HTML sitemaps should not be submitted to search engines, but should be included in your website navigation elements. A common place for an HTML sitemap is in a website footer. The HTML sitemap can help surface your most important pages and is especially useful if you have a deep URL structure, where some of your most important content is found deep in the natural website navigation.

 

XML vs. HTML sitemaps - which should you use?

Luckily you don’t have to choose between the two, since they have two different purposes. When it comes to choosing a sitemap it is perfectly acceptable to choose both. While an XML sitemap is highly recommended, an HTML sitemap is more optional - but still recommended to have.

As explained above, the main difference is who the sitemaps are aimed at and who needs to understand/read the information.

In an XML sitemap you do not need to think about the user, readability and what information is useful to a user. Your only concern is the web crawlers and what information they need to get a better understanding of your website. That means information that is otherwise irrelevant for a user - like change frequency - is very important in an XML sitemap.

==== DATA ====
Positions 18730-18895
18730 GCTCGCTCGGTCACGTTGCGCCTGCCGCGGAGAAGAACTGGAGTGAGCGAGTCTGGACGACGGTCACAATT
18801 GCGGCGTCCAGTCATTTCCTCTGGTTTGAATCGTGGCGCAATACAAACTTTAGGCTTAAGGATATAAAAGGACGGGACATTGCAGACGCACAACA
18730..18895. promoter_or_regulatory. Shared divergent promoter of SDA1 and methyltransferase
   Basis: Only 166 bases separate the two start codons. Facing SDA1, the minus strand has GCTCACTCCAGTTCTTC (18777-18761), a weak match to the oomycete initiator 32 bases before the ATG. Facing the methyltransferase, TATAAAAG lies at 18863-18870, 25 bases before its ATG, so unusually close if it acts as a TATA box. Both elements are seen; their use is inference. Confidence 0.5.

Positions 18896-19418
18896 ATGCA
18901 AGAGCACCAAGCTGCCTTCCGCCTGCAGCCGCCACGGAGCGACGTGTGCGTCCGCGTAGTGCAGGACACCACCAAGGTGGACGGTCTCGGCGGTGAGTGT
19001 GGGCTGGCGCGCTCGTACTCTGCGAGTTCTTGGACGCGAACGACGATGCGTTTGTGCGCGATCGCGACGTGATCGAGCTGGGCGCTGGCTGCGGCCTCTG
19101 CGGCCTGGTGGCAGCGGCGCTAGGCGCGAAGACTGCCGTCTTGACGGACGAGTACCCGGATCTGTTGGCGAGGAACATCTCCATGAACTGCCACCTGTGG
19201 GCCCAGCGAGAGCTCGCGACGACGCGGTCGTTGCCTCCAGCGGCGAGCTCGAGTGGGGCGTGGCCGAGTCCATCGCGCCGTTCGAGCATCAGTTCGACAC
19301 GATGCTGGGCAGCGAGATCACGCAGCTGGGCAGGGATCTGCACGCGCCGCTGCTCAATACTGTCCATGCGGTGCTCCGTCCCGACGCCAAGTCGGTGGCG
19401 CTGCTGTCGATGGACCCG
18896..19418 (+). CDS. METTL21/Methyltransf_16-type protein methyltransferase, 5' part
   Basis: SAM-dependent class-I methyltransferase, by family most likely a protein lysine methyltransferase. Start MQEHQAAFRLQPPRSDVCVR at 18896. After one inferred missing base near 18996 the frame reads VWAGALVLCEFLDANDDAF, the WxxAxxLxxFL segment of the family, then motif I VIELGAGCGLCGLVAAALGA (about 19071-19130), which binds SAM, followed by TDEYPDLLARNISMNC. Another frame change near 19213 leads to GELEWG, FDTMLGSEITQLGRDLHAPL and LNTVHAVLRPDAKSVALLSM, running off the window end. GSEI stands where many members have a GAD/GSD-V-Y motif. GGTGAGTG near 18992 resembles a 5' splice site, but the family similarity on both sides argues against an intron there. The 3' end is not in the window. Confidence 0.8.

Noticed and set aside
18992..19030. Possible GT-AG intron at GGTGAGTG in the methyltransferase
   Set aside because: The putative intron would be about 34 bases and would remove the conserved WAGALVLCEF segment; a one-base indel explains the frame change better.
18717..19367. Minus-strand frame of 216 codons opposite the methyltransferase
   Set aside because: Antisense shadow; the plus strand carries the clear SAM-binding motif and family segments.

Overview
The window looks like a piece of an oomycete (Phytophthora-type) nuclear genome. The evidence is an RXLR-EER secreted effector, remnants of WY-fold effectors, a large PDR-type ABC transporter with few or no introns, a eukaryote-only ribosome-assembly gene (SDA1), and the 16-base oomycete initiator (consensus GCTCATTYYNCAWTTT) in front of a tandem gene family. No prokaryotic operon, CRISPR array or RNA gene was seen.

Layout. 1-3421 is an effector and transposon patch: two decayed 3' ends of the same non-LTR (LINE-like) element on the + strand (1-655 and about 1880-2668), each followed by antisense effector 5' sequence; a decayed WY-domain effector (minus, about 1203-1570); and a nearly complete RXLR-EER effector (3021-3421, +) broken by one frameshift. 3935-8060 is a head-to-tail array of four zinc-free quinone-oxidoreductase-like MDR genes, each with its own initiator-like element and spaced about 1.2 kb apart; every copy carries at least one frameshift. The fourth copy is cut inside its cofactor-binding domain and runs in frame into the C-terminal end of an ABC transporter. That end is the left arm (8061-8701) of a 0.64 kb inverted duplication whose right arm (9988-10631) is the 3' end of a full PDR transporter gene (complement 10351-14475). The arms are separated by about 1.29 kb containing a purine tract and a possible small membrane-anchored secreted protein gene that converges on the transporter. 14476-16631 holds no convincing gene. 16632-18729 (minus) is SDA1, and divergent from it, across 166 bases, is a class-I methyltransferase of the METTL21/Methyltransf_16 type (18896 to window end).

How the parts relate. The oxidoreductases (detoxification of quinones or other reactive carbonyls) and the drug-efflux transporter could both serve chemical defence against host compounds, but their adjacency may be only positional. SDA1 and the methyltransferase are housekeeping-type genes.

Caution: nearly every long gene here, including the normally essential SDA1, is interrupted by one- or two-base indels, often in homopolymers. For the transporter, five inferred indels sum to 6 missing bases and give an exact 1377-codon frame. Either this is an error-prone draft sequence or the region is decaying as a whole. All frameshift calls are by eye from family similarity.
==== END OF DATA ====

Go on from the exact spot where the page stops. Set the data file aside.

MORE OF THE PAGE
You should always have an XML sitemap and submit it to the major search engines. It is usually a core feature in your CMS and only has to be set up once.

An HTML sitemap on the other hand is aimed at a user trying to find something on your website. So does a priority help them find what they need? Probably not.

Instead an HTML sitemap should be a simpler version of your XML sitemap, which is prettier and more user friendly than the long XML list of pages. That means substituting the raw URL with a more descriptive title (also called anchor text) and maybe even adding a description or breadcrumbs to the links.

 

Creating a XML sitemap in Umbraco

If you are using Umbraco creating an XML sitemap is fairly easy. While there’s no out of the box XML sitemap generator with Umbraco you can either choose to use a package or create one following this guide from the official Umbraco documentation